Wednesday, 27 July 2016

Still eating salads

By: Mrs Rabbit Robot

I said I was going to make a conscious effort to eat more salads, and so far I've managed it. I think the major revelation for me on my veggie-munching mission so far is that I don't have to eat lettuce. Lettuce was pretty much the base ingredient for every salad I had growing up, and I'm not massively fond of it, so allowing myself to ditch the stuff has made Project Salad a lot more interesting (and easier to stick to). The other revelations I've had are that herbs can be an ingredient, not just things you sprinkle on top in tiny amounts or add to dressing, and that if you make a salad of little chopped bits it's best not to throw too many ingredients in, otherwise it all ends up a bit jumbled, and all your salads end up tasting the same in the long term. These are probaby things hardcore veggie lovers knew already, but they've been amazing to me!

My lunchtime salads are pretty much just chopped stuff in a box – chunks I can easily eat with a fork at my desk. There are usually around five things in the box, and my current favourites include: tomato, melon, mango, cucumber, peach, pepper, sweetcorn, and grated carrot with kohlrabi. I did try grated carrot, green pawpaw and Thai basil, but the basil overwhelmed the other flavours, so I need to use less of that if I use it in future.

Evening salads, which I've been having with my main meal of the day, are where I've got more room to be more complex. For one thing, I have more time to prepare them, and for another I've avoided things like dressing, oil or mayonnaise in my lunches, whereas I am allowing myself those things in the evening. In the case of oil and mayonnaise, it's because of their calorie count, whereas in the case of dressings, I adore east Asian dressings with fish sauce in, but the salt in the fish sauce makes the veggies all watery by lunchtime.

On Sunday I made som tam, a Thai salad based on green pawpaw. Monday's meal is in the photo: koftes from our butcher, Walter Rose, plus a tomato, cucumber and onion salad with a bit of coriander on. (Raw onions never go in the lunch salad, I like my workmates too much to inflict that on them.) The other thing on the plate is just roasted sweet potato, onion and chickpea with a little cumin on, topped with tahini and garlic sauce; I don't class it as a salad as it's been cooked and is served hot, though some people might think of it as one.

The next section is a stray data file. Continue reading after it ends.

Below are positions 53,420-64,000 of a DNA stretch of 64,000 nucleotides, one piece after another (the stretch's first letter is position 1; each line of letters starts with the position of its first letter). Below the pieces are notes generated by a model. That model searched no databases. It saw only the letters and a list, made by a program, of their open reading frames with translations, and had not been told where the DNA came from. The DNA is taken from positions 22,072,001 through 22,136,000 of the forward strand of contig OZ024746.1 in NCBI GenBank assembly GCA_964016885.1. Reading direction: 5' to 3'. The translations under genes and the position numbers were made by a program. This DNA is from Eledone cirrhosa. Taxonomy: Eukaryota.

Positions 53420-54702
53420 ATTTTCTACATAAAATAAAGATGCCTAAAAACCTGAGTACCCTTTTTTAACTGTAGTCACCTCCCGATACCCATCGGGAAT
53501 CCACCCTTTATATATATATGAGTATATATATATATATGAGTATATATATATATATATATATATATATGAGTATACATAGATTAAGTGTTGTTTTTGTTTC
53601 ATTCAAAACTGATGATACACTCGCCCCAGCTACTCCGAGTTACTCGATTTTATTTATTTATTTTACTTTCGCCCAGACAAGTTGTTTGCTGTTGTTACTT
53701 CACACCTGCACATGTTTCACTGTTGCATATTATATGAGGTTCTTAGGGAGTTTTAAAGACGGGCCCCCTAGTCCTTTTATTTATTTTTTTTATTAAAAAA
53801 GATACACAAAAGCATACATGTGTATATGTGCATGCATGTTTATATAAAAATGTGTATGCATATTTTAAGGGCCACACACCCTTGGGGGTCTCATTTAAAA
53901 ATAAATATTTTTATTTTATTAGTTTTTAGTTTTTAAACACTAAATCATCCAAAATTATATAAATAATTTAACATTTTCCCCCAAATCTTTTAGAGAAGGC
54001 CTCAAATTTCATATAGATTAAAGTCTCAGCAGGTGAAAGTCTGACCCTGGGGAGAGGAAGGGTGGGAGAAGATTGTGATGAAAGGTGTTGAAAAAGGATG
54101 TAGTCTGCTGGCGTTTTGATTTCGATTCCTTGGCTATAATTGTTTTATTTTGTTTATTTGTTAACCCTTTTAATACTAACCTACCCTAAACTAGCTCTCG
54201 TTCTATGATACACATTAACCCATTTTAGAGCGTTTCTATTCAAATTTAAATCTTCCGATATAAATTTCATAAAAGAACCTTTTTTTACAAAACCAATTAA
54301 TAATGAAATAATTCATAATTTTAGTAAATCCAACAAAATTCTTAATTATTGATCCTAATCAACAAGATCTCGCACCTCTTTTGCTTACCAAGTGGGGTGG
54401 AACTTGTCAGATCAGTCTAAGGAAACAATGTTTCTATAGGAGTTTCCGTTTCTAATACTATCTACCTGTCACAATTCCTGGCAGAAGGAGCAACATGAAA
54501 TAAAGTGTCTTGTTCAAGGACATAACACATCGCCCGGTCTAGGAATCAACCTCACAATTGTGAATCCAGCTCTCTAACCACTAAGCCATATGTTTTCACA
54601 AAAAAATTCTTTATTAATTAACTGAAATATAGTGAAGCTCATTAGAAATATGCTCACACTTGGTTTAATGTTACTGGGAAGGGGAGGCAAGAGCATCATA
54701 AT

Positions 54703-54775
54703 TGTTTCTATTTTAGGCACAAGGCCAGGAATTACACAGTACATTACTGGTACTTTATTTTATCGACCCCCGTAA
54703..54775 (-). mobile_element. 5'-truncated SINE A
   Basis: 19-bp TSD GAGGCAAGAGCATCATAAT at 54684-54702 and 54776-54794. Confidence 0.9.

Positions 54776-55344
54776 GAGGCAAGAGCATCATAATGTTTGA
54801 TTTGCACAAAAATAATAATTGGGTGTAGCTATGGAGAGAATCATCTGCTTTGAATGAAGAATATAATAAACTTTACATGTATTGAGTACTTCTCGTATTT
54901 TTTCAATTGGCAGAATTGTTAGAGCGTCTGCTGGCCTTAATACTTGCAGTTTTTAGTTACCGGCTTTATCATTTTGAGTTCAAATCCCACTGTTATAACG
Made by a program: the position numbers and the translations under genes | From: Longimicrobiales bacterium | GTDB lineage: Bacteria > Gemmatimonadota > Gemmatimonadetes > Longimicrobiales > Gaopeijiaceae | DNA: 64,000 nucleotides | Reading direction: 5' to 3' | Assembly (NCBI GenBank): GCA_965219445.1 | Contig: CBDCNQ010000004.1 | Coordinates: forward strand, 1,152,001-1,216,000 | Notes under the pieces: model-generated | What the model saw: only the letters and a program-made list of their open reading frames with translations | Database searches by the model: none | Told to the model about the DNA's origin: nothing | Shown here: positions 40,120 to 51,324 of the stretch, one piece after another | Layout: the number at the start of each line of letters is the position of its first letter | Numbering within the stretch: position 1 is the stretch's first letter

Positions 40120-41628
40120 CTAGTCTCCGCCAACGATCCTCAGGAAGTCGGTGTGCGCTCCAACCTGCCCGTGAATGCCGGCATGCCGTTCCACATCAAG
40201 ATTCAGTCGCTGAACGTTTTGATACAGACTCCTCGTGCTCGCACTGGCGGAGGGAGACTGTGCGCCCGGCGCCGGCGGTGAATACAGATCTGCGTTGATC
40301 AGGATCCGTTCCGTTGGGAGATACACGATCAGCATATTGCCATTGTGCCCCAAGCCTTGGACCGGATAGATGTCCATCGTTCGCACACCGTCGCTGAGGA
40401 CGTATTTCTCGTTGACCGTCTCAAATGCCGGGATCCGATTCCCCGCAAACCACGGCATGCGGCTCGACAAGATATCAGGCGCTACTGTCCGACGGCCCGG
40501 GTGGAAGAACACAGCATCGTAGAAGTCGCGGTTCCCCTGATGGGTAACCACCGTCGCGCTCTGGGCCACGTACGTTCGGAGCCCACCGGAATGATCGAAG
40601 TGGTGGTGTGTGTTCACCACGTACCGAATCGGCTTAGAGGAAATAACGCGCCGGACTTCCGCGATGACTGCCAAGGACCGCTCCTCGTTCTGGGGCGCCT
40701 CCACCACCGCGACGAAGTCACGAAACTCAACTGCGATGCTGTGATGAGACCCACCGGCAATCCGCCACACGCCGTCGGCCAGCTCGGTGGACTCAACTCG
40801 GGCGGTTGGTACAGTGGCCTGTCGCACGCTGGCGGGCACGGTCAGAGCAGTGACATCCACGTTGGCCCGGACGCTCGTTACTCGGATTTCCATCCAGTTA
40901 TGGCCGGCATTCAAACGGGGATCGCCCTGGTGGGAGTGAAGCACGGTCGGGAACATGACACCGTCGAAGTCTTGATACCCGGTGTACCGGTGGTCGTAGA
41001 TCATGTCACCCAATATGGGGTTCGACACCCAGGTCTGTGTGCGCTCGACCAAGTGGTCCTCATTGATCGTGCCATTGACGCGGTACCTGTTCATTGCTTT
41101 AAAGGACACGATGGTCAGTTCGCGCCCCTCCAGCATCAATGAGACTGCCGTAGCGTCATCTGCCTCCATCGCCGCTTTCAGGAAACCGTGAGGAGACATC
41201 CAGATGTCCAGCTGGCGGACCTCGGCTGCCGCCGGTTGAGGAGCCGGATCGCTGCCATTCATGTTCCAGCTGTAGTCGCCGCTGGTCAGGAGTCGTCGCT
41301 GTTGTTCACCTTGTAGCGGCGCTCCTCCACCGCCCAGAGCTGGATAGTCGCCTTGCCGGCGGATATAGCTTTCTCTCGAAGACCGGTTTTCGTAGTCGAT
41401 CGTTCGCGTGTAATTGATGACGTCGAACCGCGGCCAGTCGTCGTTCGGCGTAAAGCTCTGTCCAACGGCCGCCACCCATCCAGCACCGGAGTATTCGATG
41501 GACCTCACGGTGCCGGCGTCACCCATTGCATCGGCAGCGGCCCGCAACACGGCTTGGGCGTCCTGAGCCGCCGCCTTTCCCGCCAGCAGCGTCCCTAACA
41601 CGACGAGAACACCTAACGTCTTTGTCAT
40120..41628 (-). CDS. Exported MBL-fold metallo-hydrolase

I have noticed I no longer get the mid-afternoon sleepy feeling, but I also no longer get the sense of satisfaction I used to get from my lunch. It's hard to put into words; I just get an immediate feeling of wellbeing from carbs, a sense of comfort and pleasure. My biggest wellbeing-feeling foodstuff is tea anyhow, so I'm making sure I keep drinking plenty of that. There really is nothing to beat a good cuppa. It's only been a week or so since I started making an effort to eat more veggies, so there's been no real change on the weight front. It's great to be using more of the vegbox, though, and being more creative with previously neglected ingredients.

Sunday, 17 July 2016

Retro recipe: Russian salad

By: Mrs Robot

Growing up, I didn't know a single kid who liked salad, because if you were British, working class and growing up in the 1970s and early 1980s, salad meant lettuce, cucumber and tomato, maybe radishes if you were lucky, all sitting sliced and separate on a plate. As for dressing, salad cream was your lot. This is, of course, a generalisation. Mr Robot's mum was working class but adventurous. He still remembers the cold baked beans she once served up as part of a salad. However, my point remains: nobody liked salad. They were, like the boiled veg served up in winter, the things that padded out your actual food, which was potatoes and meat.

Now I am in my forties, and somewhat fat, and get a weekly organic vegbox, all of which is making me realise one thing: I need to eat more salad. I've learned to enjoy it more over the years anyhow, but over the next few months I'm going to make a conscious effort to be more adventurous with my salads and get more pleasure out of that weekly vegbox. I've decided to kick off with a classic, Russian Salad.

I first encountered Russian salad as ensaladilla Rusa in Spain, served as a tapa. It seemed pretty much to be potato salad with some tuna in. After a bit of googling, I've learned that Russian salad started out as salat Olivier, a very posh salad made in 19th-century Russia by one Monsieur Olivier, which has undergone all sorts of changes over the years, becoming a staple celebration dish in Russia. Nowadays it's pretty much a 'shepherd's pie recipe', by which I mean everyone has their own version and they're all definitely different while being recognisably the same thing.

I based my salad on the recipe in 1080 Recipes, a classic Spanish cookbook. (Phaedon publishes a translated version.) That recipe contains simply peas, carrots and potatoes in mayonnaise. I included a few pods of broad beans in mine, because we've been getting loads in the vegbox lately, and some tuna, because I've only ever had ensaladilla Rusa with tuna in and it would feel wrong without it. I left the veg fairly chunky, and didn't over-flake the tuna, and the result was absolutely delicious. 1080 Recipes suggests putting prawns in, which would also be delicious. This looks like a perfect salad to make in winter too. Is there anything not to like about it? No wonder it's become a classic, in its many forms.